The situation is becoming more and more familiar: the weekend of a Major swings around, Tiger Woods can't find his rhythm and finds himself at the bottom of a mountain of world class players.
Yet, the only thing that climbed at last week's U.S. Open on Sunday was his score; Woods finished at 13 over par. Faced with one of the toughest courses in recent Open history, Woods couldn't sink the putts he needed, couldn't drive the fairways necessary and, most annoying of all, couldn't keep himself healthy; it was obvious by the gritting of his teeth that whatever he had done to his elbow had become much more than a footnote.
Maybe he figured if he could win the 2008 open on one leg, he could win the 2013 open with one hand. If he did, he was very wrong.
The fact is today's Tiger (37) isn't the 32-year-old Tiger, and definitely isn't the 2000 Tiger.
And yet Woods deems it smart to load his schedule with eight events to date, and while he did win four of them (actually quite convincingly), his peaks aren't aligning with Major events, and for the world of golf, a Major is everything.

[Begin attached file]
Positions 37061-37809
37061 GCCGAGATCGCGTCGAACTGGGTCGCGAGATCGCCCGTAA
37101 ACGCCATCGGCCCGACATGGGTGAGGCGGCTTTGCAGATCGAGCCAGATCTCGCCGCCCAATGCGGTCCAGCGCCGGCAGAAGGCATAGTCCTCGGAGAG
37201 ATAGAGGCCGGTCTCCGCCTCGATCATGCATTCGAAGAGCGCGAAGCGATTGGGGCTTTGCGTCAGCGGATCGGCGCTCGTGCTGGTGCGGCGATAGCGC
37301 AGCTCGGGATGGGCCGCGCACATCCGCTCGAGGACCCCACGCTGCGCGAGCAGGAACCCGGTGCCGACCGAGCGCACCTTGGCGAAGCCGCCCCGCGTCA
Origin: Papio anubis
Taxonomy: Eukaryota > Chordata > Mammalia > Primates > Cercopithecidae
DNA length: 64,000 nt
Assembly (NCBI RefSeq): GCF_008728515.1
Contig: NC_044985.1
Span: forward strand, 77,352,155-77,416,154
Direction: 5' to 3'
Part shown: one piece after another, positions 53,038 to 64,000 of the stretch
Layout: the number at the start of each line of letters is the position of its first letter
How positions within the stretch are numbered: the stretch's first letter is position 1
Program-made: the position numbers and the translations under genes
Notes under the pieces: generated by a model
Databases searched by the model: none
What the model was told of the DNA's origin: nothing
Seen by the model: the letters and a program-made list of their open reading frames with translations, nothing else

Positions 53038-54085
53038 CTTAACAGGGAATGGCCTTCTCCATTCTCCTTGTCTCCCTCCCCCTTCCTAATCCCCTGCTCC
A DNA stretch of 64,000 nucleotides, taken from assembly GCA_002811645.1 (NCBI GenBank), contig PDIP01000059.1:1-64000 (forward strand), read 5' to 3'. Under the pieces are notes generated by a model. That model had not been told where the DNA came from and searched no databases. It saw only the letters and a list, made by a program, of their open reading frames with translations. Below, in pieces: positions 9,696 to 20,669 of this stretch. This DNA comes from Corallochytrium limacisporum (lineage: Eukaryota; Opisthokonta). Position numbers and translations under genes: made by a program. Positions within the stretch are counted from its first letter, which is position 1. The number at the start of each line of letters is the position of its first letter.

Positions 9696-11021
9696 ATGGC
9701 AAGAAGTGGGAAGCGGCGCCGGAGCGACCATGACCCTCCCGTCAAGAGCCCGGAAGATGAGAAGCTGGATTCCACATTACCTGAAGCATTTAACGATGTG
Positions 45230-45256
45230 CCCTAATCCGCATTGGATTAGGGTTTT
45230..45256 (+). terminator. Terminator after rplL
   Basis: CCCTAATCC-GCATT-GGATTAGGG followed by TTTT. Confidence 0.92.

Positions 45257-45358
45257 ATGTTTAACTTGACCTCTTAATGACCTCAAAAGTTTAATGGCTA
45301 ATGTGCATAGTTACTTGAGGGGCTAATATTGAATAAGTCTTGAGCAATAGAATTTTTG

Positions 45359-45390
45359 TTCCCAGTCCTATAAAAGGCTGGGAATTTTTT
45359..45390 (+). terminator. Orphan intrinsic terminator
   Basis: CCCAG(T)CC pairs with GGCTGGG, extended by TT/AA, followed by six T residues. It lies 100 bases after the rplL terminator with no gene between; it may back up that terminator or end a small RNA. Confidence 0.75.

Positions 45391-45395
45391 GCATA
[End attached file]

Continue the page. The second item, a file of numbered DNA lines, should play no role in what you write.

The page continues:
So almost identically to what happened at last year's US Open, the figure in red finished his final round just about the same time the leaders were beginning theirs.
His remarks afterwards were irritatingly positive, but from a different point of view, perhaps more deceiving of what he actually was feeling. The Tiger of old gave of an image of himself to the media, which never entirely aligned with what he actually thought. Perhaps the same is the case for last Sunday.
There's no denying the fact that he is not only the best golfer in the world, but perhaps even the greatest athlete of all time, and that he will win more majors.
But when Jack Nicklaus was wining his 15th, 16th majors, he was playing no more than six events a year.
Tiger must slow his schedule down, become more in tune with his body, figure out how to peak when he needs to, and win his 18th major by 2015. He's not his late 20-year-old self. No, he's ten years smarter, ten years more mature and, omitting last week's performance, no less hungry than he has ever been.
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